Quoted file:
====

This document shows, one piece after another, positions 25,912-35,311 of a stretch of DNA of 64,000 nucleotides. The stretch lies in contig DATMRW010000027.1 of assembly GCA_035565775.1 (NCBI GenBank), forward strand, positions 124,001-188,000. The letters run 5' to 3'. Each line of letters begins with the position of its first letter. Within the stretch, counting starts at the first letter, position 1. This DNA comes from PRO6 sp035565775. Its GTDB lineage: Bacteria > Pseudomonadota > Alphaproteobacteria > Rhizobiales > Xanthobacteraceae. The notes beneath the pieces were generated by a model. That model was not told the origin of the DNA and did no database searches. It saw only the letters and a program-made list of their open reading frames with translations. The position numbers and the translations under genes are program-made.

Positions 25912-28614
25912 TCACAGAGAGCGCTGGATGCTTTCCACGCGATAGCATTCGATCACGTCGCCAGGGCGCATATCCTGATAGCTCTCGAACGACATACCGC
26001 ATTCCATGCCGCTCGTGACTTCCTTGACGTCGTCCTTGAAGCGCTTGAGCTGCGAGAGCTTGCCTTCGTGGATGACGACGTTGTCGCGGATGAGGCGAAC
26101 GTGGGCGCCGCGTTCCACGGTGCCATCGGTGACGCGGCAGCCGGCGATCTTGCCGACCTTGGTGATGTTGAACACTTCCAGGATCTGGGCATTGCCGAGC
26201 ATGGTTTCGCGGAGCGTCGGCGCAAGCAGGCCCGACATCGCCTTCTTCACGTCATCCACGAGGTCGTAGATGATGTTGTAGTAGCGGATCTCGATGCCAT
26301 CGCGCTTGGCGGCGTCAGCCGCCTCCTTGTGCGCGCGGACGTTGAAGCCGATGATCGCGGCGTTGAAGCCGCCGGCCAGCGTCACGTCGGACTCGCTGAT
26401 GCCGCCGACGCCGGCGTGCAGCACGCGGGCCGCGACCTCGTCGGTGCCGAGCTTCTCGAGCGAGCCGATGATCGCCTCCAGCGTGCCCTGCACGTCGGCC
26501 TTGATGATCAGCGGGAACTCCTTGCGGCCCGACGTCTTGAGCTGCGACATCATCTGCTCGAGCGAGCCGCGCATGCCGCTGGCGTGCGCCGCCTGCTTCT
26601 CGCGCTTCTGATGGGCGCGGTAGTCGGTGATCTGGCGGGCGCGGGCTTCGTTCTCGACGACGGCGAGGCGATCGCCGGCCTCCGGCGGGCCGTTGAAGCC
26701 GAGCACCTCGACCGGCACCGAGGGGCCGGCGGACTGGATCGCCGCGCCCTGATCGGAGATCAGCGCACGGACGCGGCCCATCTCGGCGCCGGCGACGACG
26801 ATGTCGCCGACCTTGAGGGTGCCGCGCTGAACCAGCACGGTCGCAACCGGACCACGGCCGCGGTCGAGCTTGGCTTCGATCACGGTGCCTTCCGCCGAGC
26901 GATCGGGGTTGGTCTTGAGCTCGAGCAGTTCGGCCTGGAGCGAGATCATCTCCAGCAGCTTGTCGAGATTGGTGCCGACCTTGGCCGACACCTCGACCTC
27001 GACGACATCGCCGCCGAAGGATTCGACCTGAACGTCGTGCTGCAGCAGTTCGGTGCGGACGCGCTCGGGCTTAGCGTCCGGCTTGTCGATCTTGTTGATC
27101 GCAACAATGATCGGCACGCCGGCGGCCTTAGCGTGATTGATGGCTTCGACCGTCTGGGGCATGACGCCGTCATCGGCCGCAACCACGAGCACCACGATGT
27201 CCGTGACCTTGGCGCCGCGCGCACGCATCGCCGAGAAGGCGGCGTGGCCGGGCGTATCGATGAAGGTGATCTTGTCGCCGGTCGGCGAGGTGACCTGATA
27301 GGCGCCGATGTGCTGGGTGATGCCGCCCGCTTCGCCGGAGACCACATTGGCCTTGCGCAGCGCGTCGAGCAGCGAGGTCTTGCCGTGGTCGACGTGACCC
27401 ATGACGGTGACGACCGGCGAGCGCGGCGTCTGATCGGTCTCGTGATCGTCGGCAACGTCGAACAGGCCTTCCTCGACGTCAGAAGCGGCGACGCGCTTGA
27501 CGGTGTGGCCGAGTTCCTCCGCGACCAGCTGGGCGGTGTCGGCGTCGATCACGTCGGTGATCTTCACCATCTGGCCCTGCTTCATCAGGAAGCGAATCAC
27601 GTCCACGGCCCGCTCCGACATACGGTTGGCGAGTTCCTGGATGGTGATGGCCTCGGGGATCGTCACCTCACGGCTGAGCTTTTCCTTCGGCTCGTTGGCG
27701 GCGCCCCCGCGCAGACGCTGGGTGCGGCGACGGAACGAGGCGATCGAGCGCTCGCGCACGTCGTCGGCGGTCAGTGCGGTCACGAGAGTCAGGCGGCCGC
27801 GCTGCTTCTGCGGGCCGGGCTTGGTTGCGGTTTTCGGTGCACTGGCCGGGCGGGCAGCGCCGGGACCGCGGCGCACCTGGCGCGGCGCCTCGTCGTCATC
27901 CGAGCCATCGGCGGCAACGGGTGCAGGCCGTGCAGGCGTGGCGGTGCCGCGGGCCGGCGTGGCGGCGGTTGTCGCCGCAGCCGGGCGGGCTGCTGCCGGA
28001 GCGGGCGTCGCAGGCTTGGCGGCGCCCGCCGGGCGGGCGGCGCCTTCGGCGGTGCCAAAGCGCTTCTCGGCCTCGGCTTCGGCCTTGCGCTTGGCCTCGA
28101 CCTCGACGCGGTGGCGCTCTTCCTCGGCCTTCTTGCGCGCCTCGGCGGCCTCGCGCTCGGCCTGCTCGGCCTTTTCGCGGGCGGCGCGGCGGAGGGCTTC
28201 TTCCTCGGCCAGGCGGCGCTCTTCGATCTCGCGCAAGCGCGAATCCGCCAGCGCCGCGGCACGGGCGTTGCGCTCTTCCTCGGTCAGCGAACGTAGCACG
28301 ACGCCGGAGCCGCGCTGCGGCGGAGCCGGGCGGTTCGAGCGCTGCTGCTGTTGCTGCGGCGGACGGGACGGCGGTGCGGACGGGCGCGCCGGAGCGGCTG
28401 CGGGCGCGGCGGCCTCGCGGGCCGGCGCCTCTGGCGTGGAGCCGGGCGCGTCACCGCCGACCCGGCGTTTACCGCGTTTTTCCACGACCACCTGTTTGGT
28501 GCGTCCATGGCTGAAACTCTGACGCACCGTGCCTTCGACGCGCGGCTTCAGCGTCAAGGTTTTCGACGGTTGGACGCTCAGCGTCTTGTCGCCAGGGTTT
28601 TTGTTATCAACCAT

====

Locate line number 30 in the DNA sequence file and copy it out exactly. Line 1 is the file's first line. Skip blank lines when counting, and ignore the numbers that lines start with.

28601 TTGTTATCAACCAT